My understanding is that much of this is based on compulsory licensing. This means that if you record music, and sell music, then it fair game for broadcast. This has been the model for a long time. And it has worked. One wonders if the Beatles or Elvis would be successful if the radio did not pay to advertise their music. Yet much of the current issue we have from streaming is because many labels and artist think they left a lot of money on the table when the licensing for radio was established. Many labels and artist seem to believe that radio is stealing money from them, although one wonders how a hit can be generated more cheaply than through airplay. Airplay that depends on broadband owned by the public, BTW.
Here is why internet radio is not stealing money from artist. Because it pays more. My understanding is that it pays directly to artists, not through middlemen who manipulate the numbers to pay royalties to artists based on fictional 'credits'. So if an artist is to get $100 from spotify, that is $100 that they would have never gotten through radio, and part of the money is not being diverted to more 'popular' artists or just not paid at all because you do not meet the quarterly threshold.
I also think that the labels might be making a long term mistake by believing they need to maximize upfront profits in streaming instead of looking at the promotional possibilities. As an example I look at Eminem. He got really pissed off at Napster when his music was on the site back in 2000. However, his music was not playing on the major young peoples stations in 2000. He was playing on some stations I listened to, in particular a hybrid english/spanish/hip hop(ther is fair amount of really good spanish hip top) station, but was not at all what the 'in crowd' listened to. Suburban parents were not comfortable with rap. But kids were hearing the music, and I wonder where from. Could it be they were downloading it to the computers? From Napster. I recall when he broke through to mainstream stations. For instance I was in the gym and the DJ(they still existed back then) was pleading with listeners to stop calling requested 'Stan' as they were going to get it on the air as fast as they could. As I said, most stations were not playing it, it was listener demand.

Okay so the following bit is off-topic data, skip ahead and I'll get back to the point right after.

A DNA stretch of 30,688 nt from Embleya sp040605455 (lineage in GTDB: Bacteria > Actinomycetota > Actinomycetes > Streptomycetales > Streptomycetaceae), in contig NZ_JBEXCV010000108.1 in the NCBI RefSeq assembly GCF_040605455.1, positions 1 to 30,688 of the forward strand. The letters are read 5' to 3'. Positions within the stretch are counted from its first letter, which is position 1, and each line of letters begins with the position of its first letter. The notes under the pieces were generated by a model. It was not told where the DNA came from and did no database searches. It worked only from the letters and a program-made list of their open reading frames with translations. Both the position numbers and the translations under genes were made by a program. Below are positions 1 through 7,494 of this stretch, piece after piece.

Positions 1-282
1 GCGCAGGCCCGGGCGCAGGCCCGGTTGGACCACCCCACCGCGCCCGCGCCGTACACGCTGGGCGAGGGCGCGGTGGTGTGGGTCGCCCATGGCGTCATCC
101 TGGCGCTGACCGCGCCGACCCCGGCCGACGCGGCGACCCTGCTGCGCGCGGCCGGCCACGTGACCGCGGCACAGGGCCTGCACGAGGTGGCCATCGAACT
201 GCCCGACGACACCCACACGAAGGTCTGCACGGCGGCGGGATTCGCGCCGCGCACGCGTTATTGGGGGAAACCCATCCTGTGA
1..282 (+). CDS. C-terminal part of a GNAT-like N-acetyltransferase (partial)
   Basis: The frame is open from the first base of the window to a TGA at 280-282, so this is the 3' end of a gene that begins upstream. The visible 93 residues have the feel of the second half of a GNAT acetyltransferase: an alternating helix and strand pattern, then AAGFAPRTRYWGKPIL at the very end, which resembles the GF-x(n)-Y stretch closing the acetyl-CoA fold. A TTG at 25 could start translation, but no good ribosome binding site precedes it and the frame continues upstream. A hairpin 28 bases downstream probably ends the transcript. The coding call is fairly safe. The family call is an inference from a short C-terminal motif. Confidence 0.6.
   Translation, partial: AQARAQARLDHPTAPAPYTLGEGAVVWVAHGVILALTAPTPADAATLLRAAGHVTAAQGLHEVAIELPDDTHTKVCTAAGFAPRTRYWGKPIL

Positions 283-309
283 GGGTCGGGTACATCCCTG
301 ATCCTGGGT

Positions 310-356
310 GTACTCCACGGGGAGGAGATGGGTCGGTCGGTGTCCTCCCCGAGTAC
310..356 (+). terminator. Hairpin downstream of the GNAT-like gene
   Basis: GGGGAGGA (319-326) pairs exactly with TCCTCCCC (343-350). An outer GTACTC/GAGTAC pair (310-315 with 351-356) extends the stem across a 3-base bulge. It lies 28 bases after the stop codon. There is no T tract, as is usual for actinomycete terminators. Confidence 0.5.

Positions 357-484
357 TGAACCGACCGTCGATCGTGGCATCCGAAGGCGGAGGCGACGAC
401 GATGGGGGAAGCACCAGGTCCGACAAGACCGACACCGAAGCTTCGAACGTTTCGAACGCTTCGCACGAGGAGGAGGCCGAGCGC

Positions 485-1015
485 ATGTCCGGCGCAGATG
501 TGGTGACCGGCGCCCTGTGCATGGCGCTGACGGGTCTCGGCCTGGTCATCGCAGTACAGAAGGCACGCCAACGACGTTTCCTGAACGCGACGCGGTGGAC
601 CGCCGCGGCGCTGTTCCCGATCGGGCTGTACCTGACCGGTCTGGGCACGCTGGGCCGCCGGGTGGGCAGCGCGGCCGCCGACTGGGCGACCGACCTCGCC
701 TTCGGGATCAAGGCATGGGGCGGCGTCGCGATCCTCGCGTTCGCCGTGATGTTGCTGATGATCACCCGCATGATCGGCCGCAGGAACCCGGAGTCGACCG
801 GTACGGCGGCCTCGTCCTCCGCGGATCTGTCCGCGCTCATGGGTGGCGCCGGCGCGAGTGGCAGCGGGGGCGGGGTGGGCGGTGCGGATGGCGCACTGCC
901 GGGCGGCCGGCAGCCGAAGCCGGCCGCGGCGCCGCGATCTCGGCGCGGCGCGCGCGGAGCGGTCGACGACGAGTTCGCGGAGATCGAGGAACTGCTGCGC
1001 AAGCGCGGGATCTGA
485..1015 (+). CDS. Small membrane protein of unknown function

This has all been rehashed millions of times. That the artists are being robbed by streaming. I don't know. In the US minimum wage is less than $8 and hour, so if you spend 40 hours on a song, and get $300 in royalties, I am not sure who you are behind. If I spend 40 hours coding, and someone uses it once, am I entitled to $300? The reality is that recording music, like coding or anything else, is a speculative enterprise. Unless you create some work for hire, where someone else is going to take the risk and gain the majority of the reward, there is no entitlement to pay.
Frankly, if all the big talent that wouldn't work for less than a million dollars a year, I am sure that we would be back to days where most work was done 'for hire' and the artists were paid the absolute minimum possible.